Pumps are at the heart of any fluid handling system and notably are the second most common piece of machinery used in general industry. Coupled with a heavy reliance on pumps and the detrimental effects of erosion-corrosion, pump efficiency can deteriorate significantly over years in service, simultaneously resulting in increased energy costs. In-service deterioration cannot be negated completely, in fact, designing a pump that is totally immune to these effects is virtually impossible. However, through the use of protective polymeric coatings, which provide an additional barrier against the effects of corrosion, erosion and cavitation, pumps can significantly exceed their original expected design life.
In some instances, the lifespan of pumps that have been coated using polymeric systems have been dramatically extended. Notably, cooling water pumps at Vales Point Power Station in New South Wales, Australia, are still functioning efficiently after being initially repaired and coated using polymeric systems back in 1980, spanning an in-service period of 37 years.
Exposing the galvanic nightmare
Towards the end of 1978, the opportunity was taken to examine two main cooling water pumps, following a turbine seizure, with inspection revealing a vast amount of damage. Together, the high velocity salt water, alongside prolonged immersion in a solution featuring hydrogen sulphide, methane and considerable decaying marine life, had created a severely corrosive environment.
In addition, the pump’s composition included an assortment of stainless steel castings, austenitic cast iron, standard grey cast iron, with just a touch of phosphor bronze. Fundamentally, this contributed to a galvanic corrosion nightmare. Furthermore, some of the marine growth, including crustaceans, had incredibly penetrated up to 0.5 inches (12.7mm) into the cast iron. At this stage, temporary repairs were made by fitting false flanges and using a tar epoxy coating. The pumps were put back into service and the power station made immediate enquiries into replacement components.
Polymeric solution offers viable alternative
Amid enquiries at the beginning of 1980, Senior Maintenance Engineers from the power plant consulted Belzona’s Australian Distributor, Rezitech, to discuss the repair and protection of the cooling water pumps with polymeric solutions. Existing pump applications using polymeric materials highlighted answers for identical problems that the Engineers were investigating. Therefore, interest culminated in a request to inspect the pumps and advise on the possibility of repairs. Shortly after, partial restoration of one of the main cooling water pumps began, with the work being completed in 12 days and the pump returned to service. Impressed with the visual results, it was decided to carry out a full reclamation on the next pump.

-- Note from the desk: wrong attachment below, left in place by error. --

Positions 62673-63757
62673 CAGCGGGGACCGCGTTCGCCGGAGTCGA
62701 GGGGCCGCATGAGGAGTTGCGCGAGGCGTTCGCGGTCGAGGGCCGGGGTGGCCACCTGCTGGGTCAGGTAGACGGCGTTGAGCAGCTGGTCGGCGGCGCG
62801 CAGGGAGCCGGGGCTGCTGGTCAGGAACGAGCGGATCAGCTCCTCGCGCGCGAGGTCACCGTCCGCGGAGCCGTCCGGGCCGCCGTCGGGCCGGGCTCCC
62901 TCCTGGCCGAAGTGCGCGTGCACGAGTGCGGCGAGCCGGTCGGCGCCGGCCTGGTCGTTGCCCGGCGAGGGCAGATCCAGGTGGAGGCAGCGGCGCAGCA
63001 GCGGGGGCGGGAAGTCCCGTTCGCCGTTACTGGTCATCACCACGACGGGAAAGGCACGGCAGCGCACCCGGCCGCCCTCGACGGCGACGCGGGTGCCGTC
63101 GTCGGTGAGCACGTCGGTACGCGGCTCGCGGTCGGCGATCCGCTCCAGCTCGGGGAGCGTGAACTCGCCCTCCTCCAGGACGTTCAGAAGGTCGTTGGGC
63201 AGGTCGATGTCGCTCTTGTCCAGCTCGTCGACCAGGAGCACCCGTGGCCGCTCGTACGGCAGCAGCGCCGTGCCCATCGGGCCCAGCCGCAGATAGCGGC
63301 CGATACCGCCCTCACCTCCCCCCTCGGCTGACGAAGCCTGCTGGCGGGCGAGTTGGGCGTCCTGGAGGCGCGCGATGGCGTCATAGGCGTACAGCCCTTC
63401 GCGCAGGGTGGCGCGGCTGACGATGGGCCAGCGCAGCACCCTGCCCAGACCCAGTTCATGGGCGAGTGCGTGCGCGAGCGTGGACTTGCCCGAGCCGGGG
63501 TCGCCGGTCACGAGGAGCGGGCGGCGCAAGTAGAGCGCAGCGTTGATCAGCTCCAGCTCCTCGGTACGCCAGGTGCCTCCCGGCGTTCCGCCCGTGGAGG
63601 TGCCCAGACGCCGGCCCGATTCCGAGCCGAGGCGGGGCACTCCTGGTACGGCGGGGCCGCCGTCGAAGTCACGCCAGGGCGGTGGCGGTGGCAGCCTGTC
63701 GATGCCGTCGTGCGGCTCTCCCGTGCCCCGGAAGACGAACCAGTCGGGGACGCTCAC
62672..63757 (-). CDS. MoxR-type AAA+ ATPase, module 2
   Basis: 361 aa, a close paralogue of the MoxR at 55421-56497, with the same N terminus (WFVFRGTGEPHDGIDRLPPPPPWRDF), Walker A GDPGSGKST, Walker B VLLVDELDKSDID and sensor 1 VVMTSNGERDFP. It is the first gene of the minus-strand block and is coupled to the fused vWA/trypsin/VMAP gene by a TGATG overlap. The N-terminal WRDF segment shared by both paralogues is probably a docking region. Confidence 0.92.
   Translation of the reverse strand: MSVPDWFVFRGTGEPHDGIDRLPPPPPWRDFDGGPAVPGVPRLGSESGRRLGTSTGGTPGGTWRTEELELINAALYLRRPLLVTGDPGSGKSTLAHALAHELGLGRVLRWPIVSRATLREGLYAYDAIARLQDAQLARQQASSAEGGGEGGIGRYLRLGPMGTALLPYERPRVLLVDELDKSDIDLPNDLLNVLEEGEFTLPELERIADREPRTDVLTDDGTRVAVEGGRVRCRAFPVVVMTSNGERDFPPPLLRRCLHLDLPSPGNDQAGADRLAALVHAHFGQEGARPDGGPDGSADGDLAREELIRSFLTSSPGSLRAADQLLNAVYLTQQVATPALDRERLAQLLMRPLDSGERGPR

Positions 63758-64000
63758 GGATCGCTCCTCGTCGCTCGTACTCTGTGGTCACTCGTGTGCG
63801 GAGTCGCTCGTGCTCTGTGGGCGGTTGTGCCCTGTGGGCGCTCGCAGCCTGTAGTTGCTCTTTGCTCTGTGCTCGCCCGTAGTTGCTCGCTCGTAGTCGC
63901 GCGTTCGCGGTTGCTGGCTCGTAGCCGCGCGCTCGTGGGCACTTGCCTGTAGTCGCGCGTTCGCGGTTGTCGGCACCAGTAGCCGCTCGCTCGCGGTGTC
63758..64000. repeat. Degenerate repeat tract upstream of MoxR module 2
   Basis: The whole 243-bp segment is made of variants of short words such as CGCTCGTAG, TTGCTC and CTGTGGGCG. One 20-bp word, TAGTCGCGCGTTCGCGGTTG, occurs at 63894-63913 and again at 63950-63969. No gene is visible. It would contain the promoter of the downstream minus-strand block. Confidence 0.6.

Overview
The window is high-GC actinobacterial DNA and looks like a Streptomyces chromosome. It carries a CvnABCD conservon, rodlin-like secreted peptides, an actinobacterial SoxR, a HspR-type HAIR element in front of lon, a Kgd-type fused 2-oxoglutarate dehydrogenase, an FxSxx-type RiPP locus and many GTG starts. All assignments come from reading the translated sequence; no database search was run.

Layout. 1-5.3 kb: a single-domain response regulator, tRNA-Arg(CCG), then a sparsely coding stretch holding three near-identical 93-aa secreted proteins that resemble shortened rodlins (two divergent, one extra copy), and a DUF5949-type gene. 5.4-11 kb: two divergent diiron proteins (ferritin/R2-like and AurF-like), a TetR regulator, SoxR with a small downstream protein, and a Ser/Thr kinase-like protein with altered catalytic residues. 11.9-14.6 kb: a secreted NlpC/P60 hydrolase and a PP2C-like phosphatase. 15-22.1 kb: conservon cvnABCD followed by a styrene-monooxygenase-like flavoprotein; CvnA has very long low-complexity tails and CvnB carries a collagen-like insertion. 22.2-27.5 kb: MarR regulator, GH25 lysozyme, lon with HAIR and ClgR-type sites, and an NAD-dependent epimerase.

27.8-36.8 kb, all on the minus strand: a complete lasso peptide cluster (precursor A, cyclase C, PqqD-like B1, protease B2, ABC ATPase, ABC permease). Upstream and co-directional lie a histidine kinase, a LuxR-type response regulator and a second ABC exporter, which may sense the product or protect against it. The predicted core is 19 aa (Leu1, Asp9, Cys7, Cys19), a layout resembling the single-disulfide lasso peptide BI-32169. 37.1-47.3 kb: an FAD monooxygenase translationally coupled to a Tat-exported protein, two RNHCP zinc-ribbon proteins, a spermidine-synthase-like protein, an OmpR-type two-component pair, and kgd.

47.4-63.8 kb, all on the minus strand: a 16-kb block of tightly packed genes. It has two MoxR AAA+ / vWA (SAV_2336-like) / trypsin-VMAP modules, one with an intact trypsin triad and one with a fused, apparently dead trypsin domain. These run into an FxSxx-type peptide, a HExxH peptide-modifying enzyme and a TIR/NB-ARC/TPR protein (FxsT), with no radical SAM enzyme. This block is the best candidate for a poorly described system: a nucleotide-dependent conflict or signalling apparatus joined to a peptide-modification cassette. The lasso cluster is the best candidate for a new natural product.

Each pump measured a total of 52ft (15.8m) in height, dictating that the repairs were completed in a quarry off-site; in part, due to local regulations restricting grit-blasting in an industrial area. Following the appropriate surface preparation, the extent of the metal loss was revealed to be extreme, particularly due to vastly graphitised areas deteriorating the metal work further. Using a ceramic-filled epoxy-based repair composite, efforts began in earnest to rebuild the various pump components, including the suction bell, diffuser, impeller and drive shaft. Due to the ceramic composition of the repair material, it offered significant erosion-corrosion protection, versus welding new metal into place. In addition, the cold-applied systems ensured the elimination of hot work, which could potentially cause further weaknesses in the already vulnerable metal and prolong the threat of galvanic corrosion.
In addition, this material was ideally suited to be over coated with a ceramic-filled coating to ensure long-lasting performance in the face of erosion-corrosion and chemical attack. Applicators ensured maximum protection by coating each component internally and externally, providing the pumps with a further barrier against aggressive marine growth. The pumps were inspected every month thereafter and seventeen months later, a diver’s report indicated that the pumps were still in perfect condition.
Maintenance remains the key to longevity
Since then these pumps have been maintained on a regular basis using Belzona systems. Over time, product selection has since changed, with the original materials being replaced by an internal coating of Belzona 1321 (Ceramic S-Metal) and external protection achieved using Belzona 1341 (Supermetalglide). There can be no doubt that if it were not for polymeric materials, these pumps would be out of commission and, in all probability, scrapped eventually, well within their projected life. The full lifespan of the pumps was estimated at ten years and this has been exceeded dramatically without the need to replace, highlighting the longevity which polymeric coatings can provide.